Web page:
Degree Overview: Bachelor’s Degree Programs in Art and DesignMajors Overview April 9, 2015
Get information about bachelor’s degree programs in art & design and their coursework, career choices, job and wage outlook, and continuing education choices.
Bachelor’s Degree Programs in Art & Design
Schools offer two major types of bachelor’s degree programs in art and design. While the focus of a Bachelor of Science (B.S.) program is on architecture-related topics, a liberal arts base is the dominant feature of a Bachelor of Fine Arts (B.F.A.) program.
Choices of additional areas of concentration are available in both degree programs; a Bachelor of Fine Arts (B.F.A.) may entail career choices in numerous artistic fields or continuing education at higher levels. The Bachelor of Science (B.S.) could entail continuing education leading to a career as an architect.
Bachelor of Fine Arts (B.F.A.) Programs in Art and Design
The Bachelor of Fine Arts (B.F.A.) in Art and Design is the most suitable option for students seeking a professional visual arts career. Two or more areas of focus are available in most programs; these include illustration, graphic illustration, printmaking, jewelry and metal smithing, and studio art.
A student’s creative abilities are intended to be cultivated and built on a foundation of courses relating to liberal arts. Students who complete the program may either seek art-related careers or continuing education. Admission criteria typically require incoming students to hold a GED certificate or a high school diploma.
While the choice of major or emphasis is available to students enrolled in most programs, core coursework may include topic areas such as:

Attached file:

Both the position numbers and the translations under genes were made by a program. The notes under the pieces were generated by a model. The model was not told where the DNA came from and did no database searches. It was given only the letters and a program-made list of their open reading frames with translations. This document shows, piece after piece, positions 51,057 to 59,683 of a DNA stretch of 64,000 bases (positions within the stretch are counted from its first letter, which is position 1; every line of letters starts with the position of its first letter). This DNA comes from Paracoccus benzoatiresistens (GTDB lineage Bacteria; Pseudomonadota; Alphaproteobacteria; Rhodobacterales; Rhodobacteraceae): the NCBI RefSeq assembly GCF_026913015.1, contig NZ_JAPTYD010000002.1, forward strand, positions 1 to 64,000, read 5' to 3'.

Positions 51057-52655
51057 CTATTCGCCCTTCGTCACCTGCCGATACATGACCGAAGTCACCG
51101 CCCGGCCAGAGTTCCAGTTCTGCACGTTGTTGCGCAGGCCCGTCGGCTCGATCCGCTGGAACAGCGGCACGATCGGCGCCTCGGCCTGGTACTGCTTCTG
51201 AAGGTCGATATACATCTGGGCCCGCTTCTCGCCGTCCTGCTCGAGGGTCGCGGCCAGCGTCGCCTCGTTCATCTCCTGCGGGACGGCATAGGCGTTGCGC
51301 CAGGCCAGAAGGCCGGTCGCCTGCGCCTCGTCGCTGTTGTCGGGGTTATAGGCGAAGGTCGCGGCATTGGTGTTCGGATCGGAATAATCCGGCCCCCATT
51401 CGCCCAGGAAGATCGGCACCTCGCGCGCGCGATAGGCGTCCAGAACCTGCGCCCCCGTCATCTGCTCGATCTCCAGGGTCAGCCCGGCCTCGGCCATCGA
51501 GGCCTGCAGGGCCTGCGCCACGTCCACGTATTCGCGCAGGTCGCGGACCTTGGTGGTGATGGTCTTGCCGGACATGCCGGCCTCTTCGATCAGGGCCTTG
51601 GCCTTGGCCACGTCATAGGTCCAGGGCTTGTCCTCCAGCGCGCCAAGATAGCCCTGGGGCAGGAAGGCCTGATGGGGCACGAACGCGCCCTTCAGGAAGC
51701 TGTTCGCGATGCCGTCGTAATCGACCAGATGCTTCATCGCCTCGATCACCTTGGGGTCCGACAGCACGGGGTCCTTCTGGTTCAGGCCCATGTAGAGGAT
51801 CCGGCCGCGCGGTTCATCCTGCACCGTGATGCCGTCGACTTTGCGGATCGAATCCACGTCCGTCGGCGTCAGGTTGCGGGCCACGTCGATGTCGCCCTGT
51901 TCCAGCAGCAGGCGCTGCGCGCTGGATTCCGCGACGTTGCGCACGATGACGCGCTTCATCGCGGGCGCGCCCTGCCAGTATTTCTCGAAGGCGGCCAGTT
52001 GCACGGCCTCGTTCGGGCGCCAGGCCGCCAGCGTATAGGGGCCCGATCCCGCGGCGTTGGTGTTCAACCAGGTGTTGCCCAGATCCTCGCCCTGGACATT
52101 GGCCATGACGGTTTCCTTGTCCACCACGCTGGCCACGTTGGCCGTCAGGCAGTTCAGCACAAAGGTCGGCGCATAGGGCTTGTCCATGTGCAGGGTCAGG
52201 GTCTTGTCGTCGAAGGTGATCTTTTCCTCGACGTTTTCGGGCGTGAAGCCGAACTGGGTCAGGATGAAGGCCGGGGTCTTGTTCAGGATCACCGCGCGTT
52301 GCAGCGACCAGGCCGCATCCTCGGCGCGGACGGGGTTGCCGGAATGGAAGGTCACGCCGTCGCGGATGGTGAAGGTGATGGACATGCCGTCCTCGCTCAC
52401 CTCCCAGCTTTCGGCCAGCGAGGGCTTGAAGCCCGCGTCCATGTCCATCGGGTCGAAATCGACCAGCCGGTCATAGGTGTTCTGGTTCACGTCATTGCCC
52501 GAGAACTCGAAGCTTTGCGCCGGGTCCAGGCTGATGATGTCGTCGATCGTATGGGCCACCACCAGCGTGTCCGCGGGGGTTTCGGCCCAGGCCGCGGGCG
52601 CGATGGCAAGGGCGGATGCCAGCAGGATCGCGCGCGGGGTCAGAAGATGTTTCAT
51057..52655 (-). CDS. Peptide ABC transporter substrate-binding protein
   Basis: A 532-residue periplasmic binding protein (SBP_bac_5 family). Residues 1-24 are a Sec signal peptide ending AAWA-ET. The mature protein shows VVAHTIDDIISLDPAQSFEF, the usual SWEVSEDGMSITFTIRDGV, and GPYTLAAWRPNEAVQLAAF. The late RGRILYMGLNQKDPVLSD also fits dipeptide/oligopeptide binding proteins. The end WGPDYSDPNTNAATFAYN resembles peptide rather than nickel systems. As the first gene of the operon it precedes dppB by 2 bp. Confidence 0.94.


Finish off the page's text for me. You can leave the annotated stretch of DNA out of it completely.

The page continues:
•Two- and three-dimensional drawing
•Color and design
Holders of a bachelor’s degree in art and design can choose from various career options depending on the student’s chosen specialization, including general careers in art and design such as the following:
•Painter or sculptor
Continuing Education Choices
Certification or licensure are not mandatory for careers in art and design, which also don’t need continuing education. However, schools offer continuing education opportunities as well as seminars pertinent to each career choice. Some students may pursue a graduate degree in their specialty.
Bachelor of Science (B.S.) Programs in Art and Design
Five areas of focus are available in bachelor’s degree programs in art and design; they include architectural design, building technology, design computation, history and criticism, and visual arts architectural theory. Completion of the program will not suffice the needs of those aspiring to become licensed architects. The program only aims at providing a basis for continuing professional architectural education or other architecture-related careers. Admission criteria typically require incoming students to hold a GED certificate or a high school diploma.
Common coursework in all five areas of focus cover topic areas such as:
•Foundations of architectural theory and history
•Basics of design computing
•Foundations of art history
•Integrations of architectural design
•Foundations of architectural design
•Basics of building technology
•Basics of visual arts
Job and Wage Outlook
Over the 2012 – 2022 decade, much-faster-than-average job growth rates of 17% have been predicted for architects (U.S. Bureau of Labor Statistics). However, the field is expected to be strongly competitive. Finding a job with an architectural firm while still in school would provide graduates with a competitive edge.
Continuing Education Choices
Those who hold a B.S. in Art and Design and seek to become architects would have to pursue further education by enrolling in a National Architectural Accrediting Board (NAAB) – accredited program, whereby they may be able to seek professional licensure that is mandatory in all states. A degree from an NAAB-accredited program is also a requirement in many states. Sixteen professional development units (PDU) will be needed every two years by a student that seeks to renew licensure.